Ga-Ga For Gore

28 03 2007

I’m copying the whole article from this cached google listing because the original editorial has mysteriously disappeared.

Suddenly cool Al Gore looks like a good choice

Mercury News Editorial

Al Gore could become the only man to win an Oscar, a Nobel Prize and his party’s presidential nomination within a span of 12 months.

He already has collected an Oscar for his global-warming documentary “An Inconvenient Truth.” (Actually, that’s two Oscars, if you count best song.) He’s been nominated for the Nobel Peace Prize by an admiring Norwegian lawmaker. But to have a shot at the trifecta — California’s presidential primary will be 11 months from tomorrow — Gore will have to declare himself a candidate for president.

We hope he goes for it.

Gore has said repeatedly that he’s happy doing what he’s doing, while not irrevocably ruling out a run. Friends and former aides are hedging bets.

In coming months, we’ll be seeing plenty of him. He’ll be promoting his new book and orchestrating a seven-continent concert extravaganza to raise awareness of global warming. (On 7/7/07, the sun will never set on impresario Al Gore’s empire.) But by fall, it may not be just the Earth that needs saving, but also the Democratic Party.

He wouldn’t be the only good candidate; at this point, every Democrat in the race looks Lincolnesque compared with George W. Bush. And for all the time Gore has spent around Hollywood, he’ll never be a great campaigner. Even Cameron Diaz can’t loosen him up. When he’s in front of a crowd, he still tends to sound patronizing.

But on the issues that most Americans and most in the valley care about — the war, the fragile state of the Earth, the transforming power of technology — Gore has been out front, resolute and right.

The man who has turned global warming from enviro-grumbling into a powerful cause is more popular now than seven years ago, when the majority of Americans thought they had elected him president.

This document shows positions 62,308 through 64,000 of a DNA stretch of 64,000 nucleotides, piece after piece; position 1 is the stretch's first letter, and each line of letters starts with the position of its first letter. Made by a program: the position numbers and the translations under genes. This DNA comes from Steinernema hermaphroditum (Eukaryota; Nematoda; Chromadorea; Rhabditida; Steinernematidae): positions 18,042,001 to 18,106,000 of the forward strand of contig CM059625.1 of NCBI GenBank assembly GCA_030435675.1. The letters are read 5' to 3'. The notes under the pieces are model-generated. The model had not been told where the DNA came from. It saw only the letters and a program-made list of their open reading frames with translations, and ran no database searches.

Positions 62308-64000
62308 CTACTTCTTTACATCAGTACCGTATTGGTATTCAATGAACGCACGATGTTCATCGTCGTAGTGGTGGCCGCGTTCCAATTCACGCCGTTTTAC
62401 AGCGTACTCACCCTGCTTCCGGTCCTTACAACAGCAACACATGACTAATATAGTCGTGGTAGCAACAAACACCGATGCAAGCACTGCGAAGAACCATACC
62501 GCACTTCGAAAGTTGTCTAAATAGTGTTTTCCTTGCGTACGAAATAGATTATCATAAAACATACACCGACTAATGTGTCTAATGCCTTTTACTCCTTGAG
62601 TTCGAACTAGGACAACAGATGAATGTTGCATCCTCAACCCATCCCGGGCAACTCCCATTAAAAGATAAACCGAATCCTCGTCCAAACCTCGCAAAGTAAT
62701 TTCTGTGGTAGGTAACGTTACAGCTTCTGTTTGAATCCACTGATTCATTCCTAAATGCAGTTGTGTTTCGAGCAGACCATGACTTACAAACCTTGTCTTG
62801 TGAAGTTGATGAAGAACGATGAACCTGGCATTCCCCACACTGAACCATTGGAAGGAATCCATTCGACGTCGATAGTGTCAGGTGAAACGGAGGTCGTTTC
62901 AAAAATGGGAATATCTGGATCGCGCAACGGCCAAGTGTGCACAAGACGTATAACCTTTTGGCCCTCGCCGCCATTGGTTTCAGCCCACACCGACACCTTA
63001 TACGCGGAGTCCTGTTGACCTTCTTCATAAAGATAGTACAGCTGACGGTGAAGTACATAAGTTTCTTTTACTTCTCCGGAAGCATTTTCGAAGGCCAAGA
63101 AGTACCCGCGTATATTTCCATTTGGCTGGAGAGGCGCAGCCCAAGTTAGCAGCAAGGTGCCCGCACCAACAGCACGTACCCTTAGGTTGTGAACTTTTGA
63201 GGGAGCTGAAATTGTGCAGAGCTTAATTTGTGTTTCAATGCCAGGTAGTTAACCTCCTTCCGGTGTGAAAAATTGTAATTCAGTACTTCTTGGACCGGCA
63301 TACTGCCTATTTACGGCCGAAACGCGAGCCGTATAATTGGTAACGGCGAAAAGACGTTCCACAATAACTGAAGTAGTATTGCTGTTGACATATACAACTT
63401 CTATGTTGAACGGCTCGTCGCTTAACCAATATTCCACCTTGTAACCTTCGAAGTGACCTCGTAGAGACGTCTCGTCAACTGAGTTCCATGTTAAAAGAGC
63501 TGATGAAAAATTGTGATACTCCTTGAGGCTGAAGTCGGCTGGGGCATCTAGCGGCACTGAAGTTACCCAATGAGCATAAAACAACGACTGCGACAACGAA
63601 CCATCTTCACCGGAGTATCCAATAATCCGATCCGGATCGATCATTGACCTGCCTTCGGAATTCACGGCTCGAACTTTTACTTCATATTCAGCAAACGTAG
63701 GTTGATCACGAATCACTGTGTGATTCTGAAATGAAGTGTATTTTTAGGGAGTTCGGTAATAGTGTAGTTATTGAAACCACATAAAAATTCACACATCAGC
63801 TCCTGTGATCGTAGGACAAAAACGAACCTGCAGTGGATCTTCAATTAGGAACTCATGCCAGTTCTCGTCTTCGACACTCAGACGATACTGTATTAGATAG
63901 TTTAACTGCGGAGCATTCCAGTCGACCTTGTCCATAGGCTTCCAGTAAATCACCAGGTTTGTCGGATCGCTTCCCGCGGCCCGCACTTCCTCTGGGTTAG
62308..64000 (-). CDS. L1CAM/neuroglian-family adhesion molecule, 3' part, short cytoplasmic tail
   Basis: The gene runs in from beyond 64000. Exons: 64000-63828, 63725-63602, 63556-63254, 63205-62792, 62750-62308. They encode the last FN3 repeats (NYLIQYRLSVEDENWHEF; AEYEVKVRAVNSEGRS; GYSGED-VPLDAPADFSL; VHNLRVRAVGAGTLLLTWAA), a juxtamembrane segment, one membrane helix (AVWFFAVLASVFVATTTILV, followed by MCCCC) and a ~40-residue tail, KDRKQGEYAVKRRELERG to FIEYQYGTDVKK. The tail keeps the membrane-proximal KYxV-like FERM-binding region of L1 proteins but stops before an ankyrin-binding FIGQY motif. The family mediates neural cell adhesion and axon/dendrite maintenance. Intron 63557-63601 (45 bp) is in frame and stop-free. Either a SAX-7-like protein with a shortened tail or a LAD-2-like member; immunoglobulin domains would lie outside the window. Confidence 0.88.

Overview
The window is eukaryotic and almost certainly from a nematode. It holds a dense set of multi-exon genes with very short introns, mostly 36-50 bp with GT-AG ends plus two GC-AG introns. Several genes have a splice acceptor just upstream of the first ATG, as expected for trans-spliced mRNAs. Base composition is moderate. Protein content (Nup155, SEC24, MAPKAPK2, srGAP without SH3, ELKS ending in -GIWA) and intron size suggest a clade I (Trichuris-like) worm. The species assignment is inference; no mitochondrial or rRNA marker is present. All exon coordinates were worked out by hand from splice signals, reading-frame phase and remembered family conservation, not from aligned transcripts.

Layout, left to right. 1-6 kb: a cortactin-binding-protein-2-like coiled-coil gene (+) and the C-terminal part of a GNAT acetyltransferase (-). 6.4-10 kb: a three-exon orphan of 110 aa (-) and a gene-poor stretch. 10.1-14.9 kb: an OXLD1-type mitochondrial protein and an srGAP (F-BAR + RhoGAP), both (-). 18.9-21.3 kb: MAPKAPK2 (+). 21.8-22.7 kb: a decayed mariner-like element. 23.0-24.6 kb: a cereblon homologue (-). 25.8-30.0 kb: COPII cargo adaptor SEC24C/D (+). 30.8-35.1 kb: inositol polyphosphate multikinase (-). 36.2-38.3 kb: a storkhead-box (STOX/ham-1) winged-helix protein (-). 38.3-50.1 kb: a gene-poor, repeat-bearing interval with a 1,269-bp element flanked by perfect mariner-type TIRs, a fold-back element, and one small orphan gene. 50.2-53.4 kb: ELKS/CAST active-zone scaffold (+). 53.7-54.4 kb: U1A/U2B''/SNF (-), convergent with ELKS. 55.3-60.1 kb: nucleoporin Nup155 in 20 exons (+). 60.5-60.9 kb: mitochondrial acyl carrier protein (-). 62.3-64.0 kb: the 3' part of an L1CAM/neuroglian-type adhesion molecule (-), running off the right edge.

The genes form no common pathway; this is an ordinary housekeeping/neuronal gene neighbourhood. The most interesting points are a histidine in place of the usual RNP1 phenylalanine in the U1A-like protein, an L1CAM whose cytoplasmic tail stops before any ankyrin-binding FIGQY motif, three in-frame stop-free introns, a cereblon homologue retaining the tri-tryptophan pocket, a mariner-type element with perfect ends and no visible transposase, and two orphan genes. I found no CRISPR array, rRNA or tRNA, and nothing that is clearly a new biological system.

Liberated from politics the past seven years, Gore has shown sides of himself that most Americans didn’t see when he was in Bill Clinton’s shadow and when he made that uninspiring run for president in 2000.

At this point, he may be the strongest, ablest Democratic candidate of his generation.

If, after what promises to be a long and tiring campaign summer, Hillary Rodham Clinton grates, Barack Obama falters, Joe Biden again stumbles, John Edwards fades and Bill Richardson crumbles — not unlikely scenarios — the nomination may be Gore’s for the taking.

Gore has stood by long-held convictions. He came out early and strongly against the war. What was dismissed then as sour grapes is now praised as wisdom.

The first President Bush mocked him as “ozone man.” Now, corporations seek his counsel on global warming.

Liberated from Washington, Gore has expanded his reach from Silicon Valley, which he has frequented for years, to Hollywood, where he was able to translate his knowledge into a populist movement. He’s on a first-name basis with Leonardo DiCaprio and Steve Jobs. He has served as an adviser to Google and board member of Apple. He’s developed a Silicon Valley perspective not for the sake of cocktail chatter or campaign cash but out of a longstanding fascination with the Internet. (His alleged claim to have invented the Internet is a bum rap, but he was talking it up long before most members of Congress had even heard of e-mail.)

“An Inconvenient Truth” has made environmental activism — and Gore, in all his woodenness — cool again. Thousands flock to his lectures on campuses. Rock stars go gaga over him.

But more important, international leaders, who turned against America when Bush scoffed at treaties and rejected diplomacy, respect and admire Gore.

However much he has achieved in the past seven years, President Gore could achieve what citizen Gore cannot. So bide your time, Al Gore, as Bobby Kennedy did in ’68. The campaign is too long as it is. But don’t waver when the moment comes. [emphasis added-ed]

Previous Inconvenience:

The Juggernaut




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